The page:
a. Executive Order 13224 (Sept. 14, 2001) entitled "Blocking Property and Prohibiting Transactions with Persons Who Commit, Threaten to Commit, or Support Terrorism." The Executive Order prohibits transactions with individuals and entities deemed to be associated with terrorism. It blocks any assets controlled by the terrorist persons and those that have supported them. What is most troublesome about the Executive Order is that there is no knowledge or intent requirement. A nonprofit that has no intent to support terrorism and has no knowledge that it is doing so can still have its assets frozen if in fact a grant recipient is associated with terrorism; and

b. The USA PATRIOT ACT (10/26/01) imposes civil fines and imprisonment for persons providing material support or resources to terrorists.

So what should nonprofits do to minimize their exposure under these provisions? At a minimum, before making grants to foreign organizations or individuals (or even domestic organizations), they need to consult the government lists that identify organizations and individuals suspected of having connections to terrorism. The principal list is the Specially Designated Nationals list (the "SDN list") maintained by the Treasury Department's Office of Foreign Assets Control ("OFAC") and accessible at Other lists include the U.S. Government Terrorist Exclusion List ("TEL") maintained by the Department of Justice and lists maintained by the United Nations and the European Union. As a practical matter, nonprofits should consider subscribing to a commercial service that scans the databases. One of these is the OFAC Analyzer, accessible at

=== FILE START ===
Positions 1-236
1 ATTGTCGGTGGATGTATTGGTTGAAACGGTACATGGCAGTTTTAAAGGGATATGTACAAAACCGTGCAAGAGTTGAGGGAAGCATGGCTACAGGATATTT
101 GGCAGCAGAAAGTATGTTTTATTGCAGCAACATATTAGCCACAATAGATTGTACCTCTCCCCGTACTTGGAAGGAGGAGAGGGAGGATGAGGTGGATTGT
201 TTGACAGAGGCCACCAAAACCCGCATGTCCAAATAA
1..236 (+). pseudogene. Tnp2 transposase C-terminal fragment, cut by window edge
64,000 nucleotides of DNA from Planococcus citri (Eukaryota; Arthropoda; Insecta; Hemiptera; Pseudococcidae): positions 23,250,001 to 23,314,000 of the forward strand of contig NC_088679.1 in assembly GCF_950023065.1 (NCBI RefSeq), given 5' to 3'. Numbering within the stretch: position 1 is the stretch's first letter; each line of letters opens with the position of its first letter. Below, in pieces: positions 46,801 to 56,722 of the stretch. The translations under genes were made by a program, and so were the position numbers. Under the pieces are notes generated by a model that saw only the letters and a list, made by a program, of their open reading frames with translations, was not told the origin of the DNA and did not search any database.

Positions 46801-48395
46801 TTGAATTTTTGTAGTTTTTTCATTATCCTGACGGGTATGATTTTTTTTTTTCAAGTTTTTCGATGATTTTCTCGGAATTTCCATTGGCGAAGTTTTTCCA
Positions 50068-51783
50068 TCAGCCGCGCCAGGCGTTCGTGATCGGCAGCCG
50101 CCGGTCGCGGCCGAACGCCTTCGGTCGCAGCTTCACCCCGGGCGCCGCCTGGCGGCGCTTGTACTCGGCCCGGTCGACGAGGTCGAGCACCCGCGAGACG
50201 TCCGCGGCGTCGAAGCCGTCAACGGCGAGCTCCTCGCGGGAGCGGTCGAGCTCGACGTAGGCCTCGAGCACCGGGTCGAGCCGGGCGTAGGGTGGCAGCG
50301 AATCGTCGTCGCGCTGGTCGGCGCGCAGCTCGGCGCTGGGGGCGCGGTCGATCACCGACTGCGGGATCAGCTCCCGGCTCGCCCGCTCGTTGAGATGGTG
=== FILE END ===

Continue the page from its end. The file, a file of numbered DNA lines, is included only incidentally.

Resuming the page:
Various agencies and organizations have issued guidance on additional actions that nonprofits should undertake, beyond checking the lists. However, meeting all suggested actions would be cumbersome, expensive, if not near impossible for many nonprofits. Therefore, nonprofits will need to develop their own internal guidelines based on these recommendations - understanding that the further they stray from the recommendations the greater their exposure if in fact they unknowingly make a prohibited grant but balancing their budget, staff availability and other constraints on full compliance. The guidelines that should be reviewed in developing internal guidelines are:

a. The 2006 Treasury Department "Anti-Terrorist Financing Guidelines: Voluntary Best Practices for U.S. Based Charities." These can be viewed online at:

b. The Principles of International Charity, available online at: